Mike

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What bothers me about the Tonerite (I have one) is that it vibrates only at low frequencies. (Yes, it sound like an aquarium air pump.) I will measure the actual output when I have nothing better to do (Don't hold your breath.) I suspect that the tone improvement is very short lived (because of the low frequency output.) Of course, there is nothing like actually playing a new instrument to break it in.ike

Does it seem as if it might be a small motor with an excentric? If the device were driven from outside, you could play your radio through it. The small magetostriciont motor I bought for $100 will play mfbut not really loud. the large lab model would play a 440 A VERY loudly. It does however have a high mechanical impedance. Bettter driver than an audio speaker.

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I have seen the Tonerite product in catalogs before. It seems to be some kind of vibrator. It would make a good prop in a modernized version of The Red Violin. It also gives me visions of a fish tank air pump strapped to a bridge. I do think it would have some use in breaking in new or freshly setup instruments.

Can anyone offer a testimonial as to Tonerite effectiveness?

Scott

Here's a review:

http://www.seerystrings.com/tonerite%20review.html

Not a really positive one...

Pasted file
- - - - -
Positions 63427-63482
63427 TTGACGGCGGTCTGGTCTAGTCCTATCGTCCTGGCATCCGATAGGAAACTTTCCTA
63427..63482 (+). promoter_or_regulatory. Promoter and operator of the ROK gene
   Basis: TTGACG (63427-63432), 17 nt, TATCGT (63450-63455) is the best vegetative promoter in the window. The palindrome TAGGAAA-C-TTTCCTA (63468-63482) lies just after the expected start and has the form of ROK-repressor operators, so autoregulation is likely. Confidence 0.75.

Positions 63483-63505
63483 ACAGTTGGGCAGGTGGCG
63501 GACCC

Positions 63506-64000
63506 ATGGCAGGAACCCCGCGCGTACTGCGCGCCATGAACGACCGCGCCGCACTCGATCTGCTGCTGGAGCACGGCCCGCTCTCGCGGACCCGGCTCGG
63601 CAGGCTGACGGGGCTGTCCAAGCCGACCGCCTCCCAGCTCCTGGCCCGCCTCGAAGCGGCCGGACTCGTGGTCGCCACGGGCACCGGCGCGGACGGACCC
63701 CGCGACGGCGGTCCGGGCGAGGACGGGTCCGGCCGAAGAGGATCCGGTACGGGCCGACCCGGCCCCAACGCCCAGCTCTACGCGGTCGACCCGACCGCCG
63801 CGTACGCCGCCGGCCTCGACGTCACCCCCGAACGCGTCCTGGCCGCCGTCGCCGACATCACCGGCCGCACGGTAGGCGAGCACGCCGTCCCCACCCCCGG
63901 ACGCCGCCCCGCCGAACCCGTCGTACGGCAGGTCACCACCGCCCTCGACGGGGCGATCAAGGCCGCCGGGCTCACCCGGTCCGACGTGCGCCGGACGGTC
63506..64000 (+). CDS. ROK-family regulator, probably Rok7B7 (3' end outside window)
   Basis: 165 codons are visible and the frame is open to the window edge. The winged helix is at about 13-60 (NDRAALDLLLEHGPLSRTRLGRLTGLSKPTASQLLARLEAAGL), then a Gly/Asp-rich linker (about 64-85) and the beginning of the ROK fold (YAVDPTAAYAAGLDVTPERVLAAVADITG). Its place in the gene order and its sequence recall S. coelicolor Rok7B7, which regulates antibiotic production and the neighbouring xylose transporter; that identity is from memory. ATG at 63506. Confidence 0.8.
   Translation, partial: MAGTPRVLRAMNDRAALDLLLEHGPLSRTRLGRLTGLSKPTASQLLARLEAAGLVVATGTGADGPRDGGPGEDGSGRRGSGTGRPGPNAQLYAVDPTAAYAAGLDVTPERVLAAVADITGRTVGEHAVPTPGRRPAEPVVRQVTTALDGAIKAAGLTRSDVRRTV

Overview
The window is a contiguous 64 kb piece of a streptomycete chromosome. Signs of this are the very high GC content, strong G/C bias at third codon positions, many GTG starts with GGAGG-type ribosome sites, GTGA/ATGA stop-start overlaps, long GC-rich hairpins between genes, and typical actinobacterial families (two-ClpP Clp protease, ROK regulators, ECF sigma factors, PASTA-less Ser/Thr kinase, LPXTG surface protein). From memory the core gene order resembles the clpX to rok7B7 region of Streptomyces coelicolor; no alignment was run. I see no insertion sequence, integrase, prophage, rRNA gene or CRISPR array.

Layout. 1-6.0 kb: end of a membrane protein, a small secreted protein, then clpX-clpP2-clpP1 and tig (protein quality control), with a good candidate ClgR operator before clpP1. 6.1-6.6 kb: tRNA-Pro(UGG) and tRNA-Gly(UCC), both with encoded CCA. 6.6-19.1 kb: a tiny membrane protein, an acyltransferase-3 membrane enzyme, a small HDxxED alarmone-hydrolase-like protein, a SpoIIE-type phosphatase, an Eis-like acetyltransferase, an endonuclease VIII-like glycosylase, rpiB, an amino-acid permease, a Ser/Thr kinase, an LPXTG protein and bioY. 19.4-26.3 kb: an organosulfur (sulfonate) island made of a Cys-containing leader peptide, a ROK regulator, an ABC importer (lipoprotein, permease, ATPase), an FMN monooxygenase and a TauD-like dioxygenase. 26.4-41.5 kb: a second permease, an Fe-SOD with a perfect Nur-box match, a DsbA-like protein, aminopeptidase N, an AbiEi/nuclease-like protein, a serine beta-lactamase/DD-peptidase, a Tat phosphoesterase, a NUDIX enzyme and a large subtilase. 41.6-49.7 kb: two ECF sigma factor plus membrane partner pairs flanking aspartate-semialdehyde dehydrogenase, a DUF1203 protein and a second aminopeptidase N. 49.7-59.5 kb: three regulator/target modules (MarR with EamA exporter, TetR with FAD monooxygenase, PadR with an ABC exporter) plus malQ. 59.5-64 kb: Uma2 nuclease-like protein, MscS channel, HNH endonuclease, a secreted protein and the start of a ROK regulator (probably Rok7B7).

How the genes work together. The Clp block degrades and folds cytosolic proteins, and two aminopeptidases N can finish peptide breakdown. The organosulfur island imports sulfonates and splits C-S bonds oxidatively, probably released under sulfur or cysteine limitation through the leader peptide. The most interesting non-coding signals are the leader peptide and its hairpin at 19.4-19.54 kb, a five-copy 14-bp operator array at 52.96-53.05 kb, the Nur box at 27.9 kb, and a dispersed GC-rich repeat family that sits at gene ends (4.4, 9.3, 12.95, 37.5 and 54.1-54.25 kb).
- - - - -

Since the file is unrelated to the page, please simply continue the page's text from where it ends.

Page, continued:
I definitely agree with Jezzupe on placing fiddles in front of speakers to (virtually) play them in. I had someone build hangers for my fiddles that would sit on top of my speakers. The violins hung about 3" in front of the woofers and were subjected to loud music...no measurements but the SPL in the room was around 90 - 95 dbl so maybe 110 dbl right in front of the speakers?

I listen primarily to fiddle and eletronica. The sympathetic vibrations really do rattle the fiddles pretty well, especially the low frequencies. Although, you could feel the plates buzzing when listening to vocals and violins. Sonically, the violins are surprisingly transparent - but not enough to make audiophiles happy.

I really think this seasoning helped the sound of my violins, especially at the low end. They have that nice, open sound of old, well played fiddles. Their response to the bow was also quickened.

I wonder if there's a point at which the SPLs get so loud a violin would explode like a wine glass subjected to a soprano?

ALB

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  • 4 months later...